That’s all it is...... nothing more nothing less, except it’s based on IEMs sounding like the frequency response-tone of speakers in a room. All Harman is trying to do is emulate the vocals you hear in life and the added bass character from room response.............all in one frequency curve. Also it’s safe to say a number of manufacturers have used this data to make Headphones and IEMs.



http://seanolive.blogspot.com/2013/04/the-relationship-between-perception-and.html


Harmon thought that it would be nice to suggest a curve. In the past others had a curve but every curve was all over the place. So they suggested a curve. It doesn’t mean it’s perfect and it doesn’t take in to account many personal factors that make you an independently individual listener. Everyone has a slightly different ear canal. Everyone has maybe a slightly different preference.

So good IEMs have an even/complete and correct frequency response. Though within that response there is still a lot of freedom to make the sound be darker, or treble-centric or mid-centric. Many people don’t find the Harmon to be ideal, so they tweak it slightly. Why is a great question........in a way it doesn’t matter why, but they are finding their target response curve outside of the Harmon suggestion.

Also don’t forget the target curve is only part of the equation in making IEMs sound good. Still.........it is safe to say 80% of why a person likes an IEM is the FR.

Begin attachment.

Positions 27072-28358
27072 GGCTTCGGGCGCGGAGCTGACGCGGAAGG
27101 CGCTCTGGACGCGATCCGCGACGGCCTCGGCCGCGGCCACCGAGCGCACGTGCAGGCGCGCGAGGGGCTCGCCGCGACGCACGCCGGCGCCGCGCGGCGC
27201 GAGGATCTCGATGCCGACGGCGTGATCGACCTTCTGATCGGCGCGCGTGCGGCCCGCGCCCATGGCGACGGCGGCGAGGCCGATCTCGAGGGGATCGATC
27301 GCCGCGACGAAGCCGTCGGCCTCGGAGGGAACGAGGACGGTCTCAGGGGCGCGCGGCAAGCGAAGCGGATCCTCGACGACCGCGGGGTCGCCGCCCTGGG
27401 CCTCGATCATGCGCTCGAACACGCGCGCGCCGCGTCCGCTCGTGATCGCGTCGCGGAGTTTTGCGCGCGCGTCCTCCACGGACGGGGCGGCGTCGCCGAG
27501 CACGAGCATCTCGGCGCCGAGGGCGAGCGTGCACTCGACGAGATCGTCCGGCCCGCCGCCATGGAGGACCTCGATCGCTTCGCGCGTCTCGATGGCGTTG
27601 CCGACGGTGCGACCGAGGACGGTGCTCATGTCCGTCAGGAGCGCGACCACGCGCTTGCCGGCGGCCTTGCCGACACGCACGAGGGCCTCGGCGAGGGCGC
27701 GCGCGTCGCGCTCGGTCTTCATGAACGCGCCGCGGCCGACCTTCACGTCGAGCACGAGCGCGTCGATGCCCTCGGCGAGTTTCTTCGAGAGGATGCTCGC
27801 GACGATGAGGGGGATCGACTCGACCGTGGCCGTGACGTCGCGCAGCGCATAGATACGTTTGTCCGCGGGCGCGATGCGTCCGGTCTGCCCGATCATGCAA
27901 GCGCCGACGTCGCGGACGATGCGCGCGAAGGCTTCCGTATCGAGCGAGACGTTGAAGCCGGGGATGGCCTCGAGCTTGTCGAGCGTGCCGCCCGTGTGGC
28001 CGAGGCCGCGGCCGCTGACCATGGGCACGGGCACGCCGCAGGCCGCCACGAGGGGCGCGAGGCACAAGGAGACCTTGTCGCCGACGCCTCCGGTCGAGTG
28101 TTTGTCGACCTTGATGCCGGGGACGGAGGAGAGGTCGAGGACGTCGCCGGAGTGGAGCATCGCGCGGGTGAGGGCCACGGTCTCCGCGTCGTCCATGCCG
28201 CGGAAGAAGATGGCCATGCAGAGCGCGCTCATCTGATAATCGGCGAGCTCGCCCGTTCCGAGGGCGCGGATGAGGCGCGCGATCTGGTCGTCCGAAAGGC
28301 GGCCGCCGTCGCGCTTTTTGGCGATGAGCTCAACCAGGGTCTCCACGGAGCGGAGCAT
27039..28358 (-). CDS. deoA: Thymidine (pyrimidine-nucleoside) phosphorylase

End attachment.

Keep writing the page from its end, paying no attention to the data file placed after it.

Thanks bro! Your analysis is very clear. :beerchug:
 
Aug 10, 2021 at 9:39 PM Post #12 of 15

Wasaabi

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The answer would be: maybe

The Harman target is based on preference. According to Sean Olive the harman target fits to a preference loudspeaker target (10 db downward slope from 20 to 20k Hz).

If the speakers used in mixing and mastering fit that preference curve, a headphone following the harman target may approximate the same sound. There are some more complicated considerations to make regarding preference and loudspeaker vs headphone differences though.
I got it. Thank you!:)
 
Dec 18, 2021 at 9:24 PM Post #14 of 15

earfonia

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IMHO: Yes, but not exactly.
Seems I'm a bit late, thread started in August 2021.
Most of my favorite IEMs that sound more or less 'neutralish' to my ears are pretty close to HT IE 2019.
But when I measured them there is always disagreement on the treble area between 5kHz to 10kHz.
HT seems to ignore and smoothed out the treble region. Meaning the treble target is more like estimated perceived treble level, and not a real target for measurement as measurement using the standard IEC 60318-4 coupler (711 coupler) will almost always have a dip around the 7kHz area and then resonance peak at around 8kHz - 9kHz due to λ/2 distance between the IEM and IEC coupler mic membrane. This resonance peak has been reduced on GRAS Hi-Res couplers, but it is naturally there on measurement results.

So what I'm trying to say is, for the treble area, Harman Target may not be a realistic target for IEM measurement. but for the bass and mids area it is an 'OK' target. Bass is personal preference, so there won't be any one consensus on how much bass level should be for a target.
 
Dec 18, 2021 at 9:28 PM Post #15 of 15

dimazbaik

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As myself enjoy analytical sound as one of preference, balance Harman is good